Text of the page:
WhatsApp message suggested that the driver who drove the Italian man to Ogun demands 100 Million or he spreads the virus.
We conducted a reverse image search which revealed a 2018 publication by Buzz Feed News, which had nothing to do with coronavirus. More so, African Independence Television, the media organisation issued a disclaimer distancing itself from the claim which featured their logo.
Nigeria became the third African country with the case of coronavirus after it confirmed the virus on February 27. The epidemic came in through an Italian host who arrived in the country for a business visit. The Italian has since been quarantined and placed under treatment. Authorities further tracked down and put people he had contact with under supervised isolation.
Things seemed fine, that was until WhatsApp group chats alerted us to the would-be ransom by patient zero’s driver. The messages revealed that the driver that took the Italian to Ogun escaped quarantine. Next, he allegedly demanded 100 million from the government and threatened to spread the virus if they decline.
The viral screenshot attributed the news to a Facebook page – AIT Nigeria News – which has a similar logo with Nigerian broadcasting station, African Independent Television.
Firstly, Dubawa performed a reverse image search on the image conveyed in the screenshot. The research brought forth an article from BuzzFeedNews, published in 2018. The publication with the headline: “Inside The Country Where You Can Buy A Black Man For $400” revealed the thriving case of slavery in Libya and the plight of a Blackman seeking greener pasture in Europe; it had nothing to do with coronavirus.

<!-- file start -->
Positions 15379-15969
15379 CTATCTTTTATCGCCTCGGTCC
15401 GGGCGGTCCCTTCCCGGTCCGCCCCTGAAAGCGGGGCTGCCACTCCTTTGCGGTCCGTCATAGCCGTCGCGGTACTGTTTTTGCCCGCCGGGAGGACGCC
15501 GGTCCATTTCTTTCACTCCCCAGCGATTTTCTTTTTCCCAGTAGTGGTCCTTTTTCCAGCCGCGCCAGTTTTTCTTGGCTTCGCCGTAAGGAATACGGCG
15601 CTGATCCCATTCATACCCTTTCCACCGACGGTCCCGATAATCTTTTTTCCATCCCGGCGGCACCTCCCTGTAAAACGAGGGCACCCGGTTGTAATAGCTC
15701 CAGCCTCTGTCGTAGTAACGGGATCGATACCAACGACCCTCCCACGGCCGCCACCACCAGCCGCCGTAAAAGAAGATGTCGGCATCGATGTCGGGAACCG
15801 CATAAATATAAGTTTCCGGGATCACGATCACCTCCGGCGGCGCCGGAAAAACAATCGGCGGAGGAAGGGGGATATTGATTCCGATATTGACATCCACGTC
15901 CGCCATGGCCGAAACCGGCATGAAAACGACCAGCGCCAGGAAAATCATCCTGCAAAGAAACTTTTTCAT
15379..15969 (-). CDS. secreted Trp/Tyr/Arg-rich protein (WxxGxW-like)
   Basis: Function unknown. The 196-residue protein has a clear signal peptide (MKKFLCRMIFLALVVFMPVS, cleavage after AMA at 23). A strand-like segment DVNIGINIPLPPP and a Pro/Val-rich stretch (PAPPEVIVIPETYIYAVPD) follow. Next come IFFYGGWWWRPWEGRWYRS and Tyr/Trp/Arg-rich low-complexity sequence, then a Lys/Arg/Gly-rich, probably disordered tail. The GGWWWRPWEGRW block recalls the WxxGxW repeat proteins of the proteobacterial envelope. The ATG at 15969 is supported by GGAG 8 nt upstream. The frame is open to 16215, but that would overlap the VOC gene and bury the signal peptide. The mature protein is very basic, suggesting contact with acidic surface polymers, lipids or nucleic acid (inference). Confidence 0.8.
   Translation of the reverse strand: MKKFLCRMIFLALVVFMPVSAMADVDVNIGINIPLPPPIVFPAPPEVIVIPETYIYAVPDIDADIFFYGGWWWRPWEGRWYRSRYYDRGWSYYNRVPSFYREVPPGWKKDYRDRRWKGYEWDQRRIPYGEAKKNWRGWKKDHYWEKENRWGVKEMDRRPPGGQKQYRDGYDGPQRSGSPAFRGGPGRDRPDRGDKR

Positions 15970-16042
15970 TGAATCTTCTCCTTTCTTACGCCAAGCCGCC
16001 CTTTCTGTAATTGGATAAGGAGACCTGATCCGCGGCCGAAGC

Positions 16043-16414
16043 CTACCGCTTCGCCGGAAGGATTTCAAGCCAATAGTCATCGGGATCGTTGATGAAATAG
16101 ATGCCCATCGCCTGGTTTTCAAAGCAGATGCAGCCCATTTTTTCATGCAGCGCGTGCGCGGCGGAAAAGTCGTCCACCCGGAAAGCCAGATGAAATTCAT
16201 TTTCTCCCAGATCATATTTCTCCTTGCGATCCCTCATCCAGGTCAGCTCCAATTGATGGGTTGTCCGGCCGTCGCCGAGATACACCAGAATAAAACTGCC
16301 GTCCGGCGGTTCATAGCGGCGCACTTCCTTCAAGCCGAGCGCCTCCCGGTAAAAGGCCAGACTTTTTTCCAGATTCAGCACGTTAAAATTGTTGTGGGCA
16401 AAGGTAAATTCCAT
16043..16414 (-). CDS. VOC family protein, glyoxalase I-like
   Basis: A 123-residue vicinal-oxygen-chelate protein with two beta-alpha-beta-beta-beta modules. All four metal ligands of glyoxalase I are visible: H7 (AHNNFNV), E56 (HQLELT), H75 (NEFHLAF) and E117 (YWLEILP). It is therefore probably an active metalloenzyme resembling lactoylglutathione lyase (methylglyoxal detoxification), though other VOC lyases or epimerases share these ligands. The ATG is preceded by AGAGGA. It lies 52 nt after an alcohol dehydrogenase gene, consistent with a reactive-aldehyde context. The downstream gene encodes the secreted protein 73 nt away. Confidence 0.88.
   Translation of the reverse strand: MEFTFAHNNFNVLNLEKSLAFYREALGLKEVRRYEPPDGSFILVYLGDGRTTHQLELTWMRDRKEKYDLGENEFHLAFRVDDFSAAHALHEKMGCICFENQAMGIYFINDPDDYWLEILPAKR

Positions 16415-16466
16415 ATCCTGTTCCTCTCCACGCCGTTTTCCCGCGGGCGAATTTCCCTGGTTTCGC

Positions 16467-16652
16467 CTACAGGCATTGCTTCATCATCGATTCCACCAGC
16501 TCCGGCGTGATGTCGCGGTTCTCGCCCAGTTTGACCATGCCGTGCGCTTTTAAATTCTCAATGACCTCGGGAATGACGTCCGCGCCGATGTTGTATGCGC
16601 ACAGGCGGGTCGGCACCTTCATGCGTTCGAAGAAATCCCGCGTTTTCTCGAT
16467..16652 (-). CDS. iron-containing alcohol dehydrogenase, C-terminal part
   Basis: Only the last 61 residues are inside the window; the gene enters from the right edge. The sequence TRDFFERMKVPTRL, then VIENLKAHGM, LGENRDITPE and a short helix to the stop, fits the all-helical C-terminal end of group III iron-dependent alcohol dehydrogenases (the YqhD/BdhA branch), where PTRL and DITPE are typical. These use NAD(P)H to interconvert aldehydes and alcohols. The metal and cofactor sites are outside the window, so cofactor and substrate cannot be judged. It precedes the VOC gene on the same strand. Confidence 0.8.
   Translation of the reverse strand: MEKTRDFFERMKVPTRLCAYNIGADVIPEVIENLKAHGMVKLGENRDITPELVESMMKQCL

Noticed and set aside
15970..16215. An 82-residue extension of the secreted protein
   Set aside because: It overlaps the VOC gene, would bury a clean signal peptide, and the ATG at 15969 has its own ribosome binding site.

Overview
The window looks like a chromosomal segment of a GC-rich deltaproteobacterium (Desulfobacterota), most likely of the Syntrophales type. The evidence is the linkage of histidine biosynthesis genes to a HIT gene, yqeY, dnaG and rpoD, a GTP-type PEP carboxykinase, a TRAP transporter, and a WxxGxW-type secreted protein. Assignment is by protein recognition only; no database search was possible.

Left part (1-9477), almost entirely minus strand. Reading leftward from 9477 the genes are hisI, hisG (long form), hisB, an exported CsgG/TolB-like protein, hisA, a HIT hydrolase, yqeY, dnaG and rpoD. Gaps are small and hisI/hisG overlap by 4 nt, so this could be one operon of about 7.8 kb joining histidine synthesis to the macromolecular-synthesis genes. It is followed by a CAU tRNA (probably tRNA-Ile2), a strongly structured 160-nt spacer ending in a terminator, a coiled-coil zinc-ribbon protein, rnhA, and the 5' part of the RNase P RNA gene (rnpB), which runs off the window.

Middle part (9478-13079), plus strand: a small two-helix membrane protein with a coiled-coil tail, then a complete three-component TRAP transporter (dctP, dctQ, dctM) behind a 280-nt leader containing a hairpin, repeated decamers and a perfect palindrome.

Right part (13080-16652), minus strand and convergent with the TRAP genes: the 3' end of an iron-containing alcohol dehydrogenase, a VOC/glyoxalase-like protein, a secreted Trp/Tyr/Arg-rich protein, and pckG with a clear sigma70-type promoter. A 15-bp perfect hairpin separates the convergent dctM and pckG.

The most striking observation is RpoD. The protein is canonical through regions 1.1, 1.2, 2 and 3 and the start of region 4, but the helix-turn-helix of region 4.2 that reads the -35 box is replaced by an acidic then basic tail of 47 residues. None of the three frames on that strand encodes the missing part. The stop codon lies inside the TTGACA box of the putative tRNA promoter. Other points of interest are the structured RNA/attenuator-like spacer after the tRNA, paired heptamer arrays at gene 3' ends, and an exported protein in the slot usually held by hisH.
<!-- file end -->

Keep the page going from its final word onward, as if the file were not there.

Additionally, the alleged driver debunked the claims in a video. He retorted how he’d been in Benin and hadn’t been to Lagos in 2 years; he implores Nigerians to stop spreading rumours of him hosting the viral infection.
Furthermore, the WhatsApp picture-message addressed the driver as Adewale Isaac, contrary to what we found in his video where he called himself Ikuenobi Jude. BuzzFeed’s 2018 publication also corroborates the name mentioned in the video.
Finally, the nail in the proverbial coffin was AIT’s disclaimer. In a circular issued, the media organisation distanced itself from the viral message which featured the platform’s logo.
It is also worth noting other verification platforms such as the Centre for Democracy and Development (CDD) rated this claim false.